# Forbid hyphenation of several consecutive words in text

I am trying to avoid hyphenation over odd pages, and I would like to do it manually: forbid hyphenation of some words.

When I embrace the hyphenated word in \hbox, some other adjacent word after re-compilation gets hyphenated, so I need to re-run the compiler several times.

\hyphenpenalty and other penalties work for the whole paragraph, but I want to forbid breaking of just several adjacent words.

I know I can embrace every word in \hbox, but is there any other option?

• You can try: \hyphenation{yourword yourword ...} – Sunilkumar KS Nov 11 '15 at 10:02

You could enclose every entity separated by a space in an \mbox in an automated fashion. I defined the macro \nohyphen which does exactly that.

\nohyphen{list of words} -> \mbox{list} \mbox{of} \mbox{words}

This also means, that to protect spaces you have to wrap the relevant entry in braces, as in {$a = b$}. Otherwise this would also be split at the spaces an chaos ensues.

\documentclass{article}
\usepackage{xparse}
\ExplSyntaxOn

\seq_new:N \l_pantlmn_words_seq

\cs_new_protected:Npn \pantlmn_nohyphens:n #1
{
\seq_set_split:Nnn \l_pantlmn_words_seq { ~ } { #1 }
\seq_map_inline:Nn \l_pantlmn_words_seq
{ \mbox { ##1 } ~ }
\tex_unskip:D
}

\NewDocumentCommand \nohyphen { m }
{
\pantlmn_nohyphens:n { #1 }
}

\ExplSyntaxOff
\begin{document}
\fbox{%
\parbox{2em}{%
overly longish dictionary words {$a = b$}
}%
}
\fbox{%
\parbox{2em}{%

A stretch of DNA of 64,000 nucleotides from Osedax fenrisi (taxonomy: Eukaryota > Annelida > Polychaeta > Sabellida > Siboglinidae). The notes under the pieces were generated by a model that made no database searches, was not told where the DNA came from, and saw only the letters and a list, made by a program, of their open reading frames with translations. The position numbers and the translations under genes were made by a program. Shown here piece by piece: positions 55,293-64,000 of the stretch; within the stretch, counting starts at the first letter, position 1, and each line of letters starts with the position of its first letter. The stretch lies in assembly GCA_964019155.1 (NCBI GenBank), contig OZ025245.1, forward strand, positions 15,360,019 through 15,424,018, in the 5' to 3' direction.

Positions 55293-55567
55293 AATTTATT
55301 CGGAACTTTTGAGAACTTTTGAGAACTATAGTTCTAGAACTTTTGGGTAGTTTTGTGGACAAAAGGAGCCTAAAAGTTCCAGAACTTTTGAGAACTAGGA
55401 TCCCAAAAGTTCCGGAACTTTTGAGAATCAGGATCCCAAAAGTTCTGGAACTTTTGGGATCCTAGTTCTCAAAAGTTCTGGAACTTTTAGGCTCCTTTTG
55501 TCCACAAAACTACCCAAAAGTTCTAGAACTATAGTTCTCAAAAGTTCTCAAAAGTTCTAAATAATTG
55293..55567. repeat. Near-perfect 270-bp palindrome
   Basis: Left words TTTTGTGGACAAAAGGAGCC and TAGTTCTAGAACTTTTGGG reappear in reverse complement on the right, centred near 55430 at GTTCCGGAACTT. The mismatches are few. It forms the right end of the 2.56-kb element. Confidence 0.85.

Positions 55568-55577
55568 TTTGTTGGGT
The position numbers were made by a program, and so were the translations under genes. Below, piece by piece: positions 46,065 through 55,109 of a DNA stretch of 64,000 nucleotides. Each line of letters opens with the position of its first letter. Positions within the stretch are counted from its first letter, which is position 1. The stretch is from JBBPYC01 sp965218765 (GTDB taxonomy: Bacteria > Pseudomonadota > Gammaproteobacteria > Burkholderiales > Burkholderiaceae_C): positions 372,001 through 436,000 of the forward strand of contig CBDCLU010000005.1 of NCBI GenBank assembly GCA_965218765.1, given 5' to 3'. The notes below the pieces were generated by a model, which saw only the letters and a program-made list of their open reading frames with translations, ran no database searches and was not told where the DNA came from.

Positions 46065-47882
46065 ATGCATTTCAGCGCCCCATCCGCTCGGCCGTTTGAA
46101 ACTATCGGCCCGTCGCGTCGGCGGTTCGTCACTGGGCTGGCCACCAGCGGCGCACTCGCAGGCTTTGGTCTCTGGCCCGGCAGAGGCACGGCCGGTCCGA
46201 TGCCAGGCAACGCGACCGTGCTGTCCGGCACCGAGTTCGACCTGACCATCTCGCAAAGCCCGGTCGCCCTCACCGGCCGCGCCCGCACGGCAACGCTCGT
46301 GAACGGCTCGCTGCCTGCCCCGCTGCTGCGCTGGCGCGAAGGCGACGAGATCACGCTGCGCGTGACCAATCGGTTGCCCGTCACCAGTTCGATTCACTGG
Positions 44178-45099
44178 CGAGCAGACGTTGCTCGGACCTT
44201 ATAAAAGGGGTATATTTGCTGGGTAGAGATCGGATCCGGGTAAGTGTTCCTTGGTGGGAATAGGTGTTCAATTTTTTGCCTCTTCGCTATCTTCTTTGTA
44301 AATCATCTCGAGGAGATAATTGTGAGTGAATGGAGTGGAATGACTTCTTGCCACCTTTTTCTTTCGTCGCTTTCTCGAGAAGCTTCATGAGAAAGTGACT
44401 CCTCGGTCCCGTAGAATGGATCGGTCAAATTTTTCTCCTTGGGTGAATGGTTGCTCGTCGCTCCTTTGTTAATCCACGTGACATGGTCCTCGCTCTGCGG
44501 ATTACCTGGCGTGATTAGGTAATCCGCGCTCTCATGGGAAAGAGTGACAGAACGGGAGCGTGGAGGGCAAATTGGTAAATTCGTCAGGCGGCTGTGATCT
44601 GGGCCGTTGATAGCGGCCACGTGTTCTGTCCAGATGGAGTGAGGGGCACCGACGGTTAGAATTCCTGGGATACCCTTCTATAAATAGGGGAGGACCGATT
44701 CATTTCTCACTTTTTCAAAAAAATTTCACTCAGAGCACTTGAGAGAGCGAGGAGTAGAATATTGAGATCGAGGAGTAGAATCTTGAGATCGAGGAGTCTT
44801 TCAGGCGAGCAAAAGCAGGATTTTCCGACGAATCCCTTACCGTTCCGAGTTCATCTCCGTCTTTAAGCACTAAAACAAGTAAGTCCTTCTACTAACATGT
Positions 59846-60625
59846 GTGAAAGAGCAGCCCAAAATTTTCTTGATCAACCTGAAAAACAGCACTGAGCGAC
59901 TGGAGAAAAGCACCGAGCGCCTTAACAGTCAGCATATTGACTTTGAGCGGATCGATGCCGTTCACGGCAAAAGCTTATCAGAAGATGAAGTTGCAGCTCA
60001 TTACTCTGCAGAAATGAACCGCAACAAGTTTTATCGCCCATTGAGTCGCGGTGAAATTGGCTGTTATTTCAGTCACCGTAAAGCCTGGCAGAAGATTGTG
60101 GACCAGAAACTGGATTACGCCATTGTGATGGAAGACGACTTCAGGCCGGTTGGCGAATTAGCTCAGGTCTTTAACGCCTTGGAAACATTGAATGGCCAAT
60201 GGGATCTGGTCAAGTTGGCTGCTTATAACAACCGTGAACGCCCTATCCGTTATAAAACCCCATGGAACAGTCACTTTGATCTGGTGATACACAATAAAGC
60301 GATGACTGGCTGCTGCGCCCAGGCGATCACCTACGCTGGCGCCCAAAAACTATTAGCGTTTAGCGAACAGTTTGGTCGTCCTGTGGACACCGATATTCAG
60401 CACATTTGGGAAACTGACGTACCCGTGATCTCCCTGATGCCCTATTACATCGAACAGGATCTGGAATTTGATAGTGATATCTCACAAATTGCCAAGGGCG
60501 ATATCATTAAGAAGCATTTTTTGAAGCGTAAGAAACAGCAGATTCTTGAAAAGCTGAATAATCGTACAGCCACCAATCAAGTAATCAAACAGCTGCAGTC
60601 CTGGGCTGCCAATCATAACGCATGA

\nohyphen{overly longish dictionary words {$a = b$}}
}%
}
\end{document}

# Alternative

You can also add words to a list, which should not be hyphenated, when enclosed in \nohyphen. I borrowed the example words from Mico's answer for this. You can add words in a comma separated list via \addnohyphen. This way you don't need to enclose formulas in braces. On the other hand, this solution is only practical if you want to suppress hyphenation for a few words only.

The leading x is there merely to allow hyphenation of useful, because TeX prohibits hyphenation for the first word of a paragraph.

\documentclass{article}
\usepackage{xparse}
\ExplSyntaxOn

\seq_new:N \l_pantlmn_words_seq
\tl_new:N \l_pantlmn_nohyphen_tl

\cs_new_protected:Npn \pantlmn_nohyphens:n #1
{
\seq_set_split:Nnn \l_pantlmn_words_seq { ~ } { #1 }
\seq_map_inline:Nn \l_pantlmn_words_seq
{
\str_case:nVTF { ##1 } \l_pantlmn_nohyphen_tl
{ \mbox { ##1 } ~ }
{ ##1 ~ }
}
\tex_unskip:D
}

{
\clist_map_inline:nn { #1 }
{
\tl_gput_right:Nn \l_pantlmn_nohyphen_tl { { ##1 } { } }
}
}

\NewDocumentCommand \nohyphen { m }
{
\pantlmn_nohyphens:n { #1 }
}

{
}

\ExplSyntaxOff
\begin{document}

\fbox{%
\parbox{1em}{%
x useful handful helpful {$a = b$}
}%
}
\fbox{%
\parbox{1em}{%
x \nohyphen{useful handful helpful $a = b$}
}%
}
\end{document}

Here's a LuaLaTeX-based solution. It consists of (i) a Lua function that encases each word in its argument in an \mbox{...} "wrapper" to make it un-hyphenatable, while still allowing line breaks between words, and (ii) a LaTeX macro named \nohyph that invokes the Lua function. The argument of the LaTeX macro should be the string of consecutive words that mustn't be hyphenated.

% !TEX TS-program = lualatex
\documentclass{article}
\usepackage{luacode}
\begin{luacode}
function nohyph ( x )
x = string.gsub ( x , "%a+", "\\mbox{%0}" )
return ( tex.sprint (x) )
end
\end{luacode}
\newcommand\nohyph[1]{\directlua{nohyph(\luastring{#1})}}

\usepackage[textwidth=1mm]{geometry} % set an extremely narrow measure
\setlength\parindent{0pt}

\begin{document}